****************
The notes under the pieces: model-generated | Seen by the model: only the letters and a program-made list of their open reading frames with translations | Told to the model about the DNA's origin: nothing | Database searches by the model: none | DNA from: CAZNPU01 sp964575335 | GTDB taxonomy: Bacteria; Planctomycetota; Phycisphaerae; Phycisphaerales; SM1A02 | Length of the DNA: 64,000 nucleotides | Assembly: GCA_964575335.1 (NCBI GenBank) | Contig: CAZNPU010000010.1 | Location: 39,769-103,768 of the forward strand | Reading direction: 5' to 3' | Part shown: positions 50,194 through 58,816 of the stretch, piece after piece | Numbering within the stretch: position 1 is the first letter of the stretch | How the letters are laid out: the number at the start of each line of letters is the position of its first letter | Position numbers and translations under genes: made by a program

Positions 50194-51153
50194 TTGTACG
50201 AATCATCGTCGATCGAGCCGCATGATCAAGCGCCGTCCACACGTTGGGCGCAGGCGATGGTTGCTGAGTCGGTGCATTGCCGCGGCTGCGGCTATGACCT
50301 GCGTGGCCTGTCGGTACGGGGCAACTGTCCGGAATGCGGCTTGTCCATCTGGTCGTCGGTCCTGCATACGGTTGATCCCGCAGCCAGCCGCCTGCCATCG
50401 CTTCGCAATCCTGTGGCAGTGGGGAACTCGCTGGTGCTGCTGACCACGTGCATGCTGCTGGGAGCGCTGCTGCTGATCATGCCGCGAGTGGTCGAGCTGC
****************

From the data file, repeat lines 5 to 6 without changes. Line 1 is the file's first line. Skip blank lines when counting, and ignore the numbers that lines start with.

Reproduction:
50301 GCGTGGCCTGTCGGTACGGGGCAACTGTCCGGAATGCGGCTTGTCCATCTGGTCGTCGGTCCTGCATACGGTTGATCCCGCAGCCAGCCGCCTGCCATCG
50401 CTTCGCAATCCTGTGGCAGTGGGGAACTCGCTGGTGCTGCTGACCACGTGCATGCTGCTGGGAGCGCTGCTGCTGATCATGCCGCGAGTGGTCGAGCTGC